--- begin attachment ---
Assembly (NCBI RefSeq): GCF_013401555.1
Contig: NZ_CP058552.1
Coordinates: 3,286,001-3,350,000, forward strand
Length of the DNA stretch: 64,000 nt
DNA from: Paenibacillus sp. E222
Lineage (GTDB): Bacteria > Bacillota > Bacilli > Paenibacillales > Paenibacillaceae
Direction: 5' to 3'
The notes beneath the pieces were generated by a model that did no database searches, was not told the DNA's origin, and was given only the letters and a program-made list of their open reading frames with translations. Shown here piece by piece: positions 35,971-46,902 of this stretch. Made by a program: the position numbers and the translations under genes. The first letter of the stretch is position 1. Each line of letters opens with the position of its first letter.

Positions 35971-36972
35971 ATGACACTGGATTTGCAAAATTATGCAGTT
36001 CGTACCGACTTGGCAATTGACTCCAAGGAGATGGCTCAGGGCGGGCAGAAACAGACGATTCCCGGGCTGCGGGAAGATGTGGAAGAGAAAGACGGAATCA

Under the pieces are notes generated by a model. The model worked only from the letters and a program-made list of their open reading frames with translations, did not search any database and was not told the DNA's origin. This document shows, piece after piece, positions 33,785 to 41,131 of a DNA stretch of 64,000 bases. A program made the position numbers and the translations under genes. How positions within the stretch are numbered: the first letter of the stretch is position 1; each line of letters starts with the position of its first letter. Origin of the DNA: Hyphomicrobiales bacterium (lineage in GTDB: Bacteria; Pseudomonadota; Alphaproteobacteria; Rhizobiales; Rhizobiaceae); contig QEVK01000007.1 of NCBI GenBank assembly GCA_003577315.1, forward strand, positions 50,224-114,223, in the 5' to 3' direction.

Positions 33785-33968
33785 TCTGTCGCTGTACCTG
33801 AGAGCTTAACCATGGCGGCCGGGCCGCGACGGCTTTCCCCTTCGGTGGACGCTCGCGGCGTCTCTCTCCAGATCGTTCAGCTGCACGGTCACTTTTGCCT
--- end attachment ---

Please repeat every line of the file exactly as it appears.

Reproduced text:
Assembly (NCBI RefSeq): GCF_013401555.1
Contig: NZ_CP058552.1
Coordinates: 3,286,001-3,350,000, forward strand
Length of the DNA stretch: 64,000 nt
DNA from: Paenibacillus sp. E222
Lineage (GTDB): Bacteria > Bacillota > Bacilli > Paenibacillales > Paenibacillaceae
Direction: 5' to 3'
The notes beneath the pieces were generated by a model that did no database searches, was not told the DNA's origin, and was given only the letters and a program-made list of their open reading frames with translations. Shown here piece by piece: positions 35,971-46,902 of this stretch. Made by a program: the position numbers and the translations under genes. The first letter of the stretch is position 1. Each line of letters opens with the position of its first letter.

Positions 35971-36972
35971 ATGACACTGGATTTGCAAAATTATGCAGTT
36001 CGTACCGACTTGGCAATTGACTCCAAGGAGATGGCTCAGGGCGGGCAGAAACAGACGATTCCCGGGCTGCGGGAAGATGTGGAAGAGAAAGACGGAATCA

Under the pieces are notes generated by a model. The model worked only from the letters and a program-made list of their open reading frames with translations, did not search any database and was not told the DNA's origin. This document shows, piece after piece, positions 33,785 to 41,131 of a DNA stretch of 64,000 bases. A program made the position numbers and the translations under genes. How positions within the stretch are numbered: the first letter of the stretch is position 1; each line of letters starts with the position of its first letter. Origin of the DNA: Hyphomicrobiales bacterium (lineage in GTDB: Bacteria; Pseudomonadota; Alphaproteobacteria; Rhizobiales; Rhizobiaceae); contig QEVK01000007.1 of NCBI GenBank assembly GCA_003577315.1, forward strand, positions 50,224-114,223, in the 5' to 3' direction.

Positions 33785-33968
33785 TCTGTCGCTGTACCTG
33801 AGAGCTTAACCATGGCGGCCGGGCCGCGACGGCTTTCCCCTTCGGTGGACGCTCGCGGCGTCTCTCTCCAGATCGTTCAGCTGCACGGTCACTTTTGCCT